2020 marked an intensive growth of Ukraine’s role as a regional center for transportation and storage of natural gas; for the first time in many years, the level of underground gas storage facilities reached a high filling record (28.3 billion m3). At the same time, a significant part of gas (11.2 billion m3) was pumped in a special “customs warehouse” mode, which, together with the “short haul” pumping tariff, formed a list of benefits for working in Ukraine for foreign and domestic customers. Such cooperative success became possible primarily due to the separation of the gas transmission system operator and the implementation of the European standards in its work.
Forecast scenarios for the development of relations by 2025
The energy dimension of the Eastern Partnership remains primarily a bilateral relations prerogative, while at the level of the relevant EU institutions and national states it is only an area of responsibility and reports.
The basic scenario for the development of relations by 2025 will include maintaining the main formats that existed before 2020, namely holding quarterly meetings at the governmental level on the thematic areas of cooperation, with representatives of each participating country reporting on public policy progress, as well as joint projects and initiatives. European Commission representatives will also use such meetings to inform about the results of their project implementation: in particular, on EU4Energy, EU4Climate, RES development, security issues, etc.
NGOs will use quarterly meetings as a platform to present their public position, as well as to convey joint statements and proposals to representatives of the EU and the Eastern Partnership countries.
The Eastern Partnership will not provide additional commitments on low-carbon development, especially in joint declarations following the summits of heads of state. The EU will maintain the formal coherence of the Eastern Partnership energy policy for all countries, although current projects, such as EU4Energy, will be administered by various institutions.
The EU decides to divide the energy dimension of the Eastern Partnership into two areas; for the associate partner-countries that declare their goal to integrate into the single European energy space, and for countries with a limited number of cooperation programs.
The European Green Course is becoming a new long-term goal for the Eastern Partnership countries, especially for associated partners, and the EU is extending its support instruments to them.
Ukraine uses the existing contractual framework to promote sectoral integration: most notably, joining the continental European energy system of the European Network of Transmission System Operators for Electricity (ENTSO-E) and natural gas (ENTSO-G), the introduction of relevant network codes, joint auction platforms, and balancing and emergency support. At the same time, Moldova takes similar steps in their electricity sector, and this will allow the country to implement the Agreement on the terms of future synchronization by following an already agreed upon schedule.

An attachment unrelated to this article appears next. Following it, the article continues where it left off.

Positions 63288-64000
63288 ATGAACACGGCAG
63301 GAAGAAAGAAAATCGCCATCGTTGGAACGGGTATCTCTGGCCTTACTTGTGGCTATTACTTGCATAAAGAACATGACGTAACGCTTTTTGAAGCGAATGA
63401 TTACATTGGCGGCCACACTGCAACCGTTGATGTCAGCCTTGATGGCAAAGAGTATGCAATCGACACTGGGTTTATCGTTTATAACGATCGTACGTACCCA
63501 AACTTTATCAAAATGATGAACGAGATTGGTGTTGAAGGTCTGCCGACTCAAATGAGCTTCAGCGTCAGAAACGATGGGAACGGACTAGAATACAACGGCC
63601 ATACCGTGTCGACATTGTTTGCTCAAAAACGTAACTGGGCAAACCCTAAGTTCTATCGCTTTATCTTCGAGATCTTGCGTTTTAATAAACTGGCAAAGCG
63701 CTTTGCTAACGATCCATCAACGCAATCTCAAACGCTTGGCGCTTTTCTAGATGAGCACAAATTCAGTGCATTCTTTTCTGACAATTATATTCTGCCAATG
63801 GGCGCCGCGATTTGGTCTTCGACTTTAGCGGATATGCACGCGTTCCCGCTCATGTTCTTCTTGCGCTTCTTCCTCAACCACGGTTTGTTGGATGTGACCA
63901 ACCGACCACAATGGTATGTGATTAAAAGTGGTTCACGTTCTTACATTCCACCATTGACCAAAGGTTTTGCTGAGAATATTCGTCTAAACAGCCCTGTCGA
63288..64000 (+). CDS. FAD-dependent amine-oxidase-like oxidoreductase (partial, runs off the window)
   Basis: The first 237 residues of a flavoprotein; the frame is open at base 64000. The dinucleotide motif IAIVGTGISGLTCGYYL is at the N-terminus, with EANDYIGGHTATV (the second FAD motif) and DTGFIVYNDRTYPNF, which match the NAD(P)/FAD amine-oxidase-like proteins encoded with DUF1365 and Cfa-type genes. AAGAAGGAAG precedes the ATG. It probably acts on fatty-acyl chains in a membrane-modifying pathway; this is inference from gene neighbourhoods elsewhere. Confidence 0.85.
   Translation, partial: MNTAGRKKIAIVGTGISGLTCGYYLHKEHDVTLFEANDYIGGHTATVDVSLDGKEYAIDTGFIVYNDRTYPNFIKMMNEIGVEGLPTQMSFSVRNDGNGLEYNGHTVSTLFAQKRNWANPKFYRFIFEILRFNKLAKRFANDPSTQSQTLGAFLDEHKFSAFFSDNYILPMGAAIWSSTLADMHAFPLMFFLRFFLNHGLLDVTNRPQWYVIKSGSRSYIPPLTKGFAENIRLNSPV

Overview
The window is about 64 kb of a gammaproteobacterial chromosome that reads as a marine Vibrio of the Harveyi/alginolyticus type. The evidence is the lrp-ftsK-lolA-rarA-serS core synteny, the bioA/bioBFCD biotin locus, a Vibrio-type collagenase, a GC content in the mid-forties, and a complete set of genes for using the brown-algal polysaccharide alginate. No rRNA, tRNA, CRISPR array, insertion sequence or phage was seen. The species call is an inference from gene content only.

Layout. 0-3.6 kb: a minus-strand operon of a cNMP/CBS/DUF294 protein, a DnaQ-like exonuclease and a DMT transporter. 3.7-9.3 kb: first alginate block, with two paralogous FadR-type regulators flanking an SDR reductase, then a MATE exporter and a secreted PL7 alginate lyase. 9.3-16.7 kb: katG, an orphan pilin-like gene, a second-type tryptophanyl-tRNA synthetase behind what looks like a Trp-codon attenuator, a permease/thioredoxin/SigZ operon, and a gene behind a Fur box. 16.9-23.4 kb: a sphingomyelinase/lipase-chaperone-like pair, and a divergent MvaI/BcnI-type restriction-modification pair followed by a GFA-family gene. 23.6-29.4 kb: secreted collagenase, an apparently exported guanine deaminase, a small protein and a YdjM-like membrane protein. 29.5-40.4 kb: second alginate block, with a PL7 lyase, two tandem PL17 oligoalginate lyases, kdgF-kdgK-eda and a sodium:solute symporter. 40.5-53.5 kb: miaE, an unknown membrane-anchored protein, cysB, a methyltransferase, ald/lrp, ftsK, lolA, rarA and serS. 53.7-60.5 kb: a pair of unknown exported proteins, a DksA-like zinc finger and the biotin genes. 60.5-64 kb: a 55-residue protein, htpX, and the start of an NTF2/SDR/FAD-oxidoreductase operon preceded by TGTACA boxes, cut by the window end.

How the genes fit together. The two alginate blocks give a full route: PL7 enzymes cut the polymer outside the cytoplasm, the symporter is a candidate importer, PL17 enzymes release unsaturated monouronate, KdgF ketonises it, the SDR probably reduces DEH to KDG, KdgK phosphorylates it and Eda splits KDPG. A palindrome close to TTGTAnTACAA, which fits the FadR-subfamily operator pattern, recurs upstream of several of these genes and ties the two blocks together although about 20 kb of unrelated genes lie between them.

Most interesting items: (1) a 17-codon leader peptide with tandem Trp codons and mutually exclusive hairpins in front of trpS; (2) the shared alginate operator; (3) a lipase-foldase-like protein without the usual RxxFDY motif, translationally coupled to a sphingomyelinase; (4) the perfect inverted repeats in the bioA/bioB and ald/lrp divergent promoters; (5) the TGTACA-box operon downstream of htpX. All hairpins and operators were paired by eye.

To the Deputy Prime Minister for European and Euro-Atlantic Integration of Ukraine:
- to hold a coordination meeting with field-specific deputies of the relevant ministries (energy, environment, economy, regional development, etc.); to determine short- and medium-term action plans related to the Eastern Partnership program; and to form a common roadmap based on that.
To the Deputy Prime Minister for European and Euro-Atlantic Integration of Ukraine together with the Ministry of Energy of Ukraine:
– to bring Ukraine’s position in line with the European Green Course; to implement the main stages of the national energy policy and possess the necessary resources to achieve this, which will allow for further substantive dialogue with the European Commission.
The Ministry of Energy is the governmental institution responsible for shaping energy policy, which includes identifying the ways to carry out its stated goals. To form a realistic plan of relations by 2025, it is essential to prepare and discuss an analysis of the current energy situation, including how to overcome existing challenges, and any changes in the relevant markets — including the expected cost of reforms, possible sources of funds, and expected consequences of said reforms — with the public.
To the Working Group “Environment, Climate Change, and Energy Security” of the Ukrainian National Platform of the Civil Society Forum:
– to initiate a comprehensive project for studying the impact of future energy policy in the European Green Course framework on relations with the EU, neighboring countries, international institutions, and partners.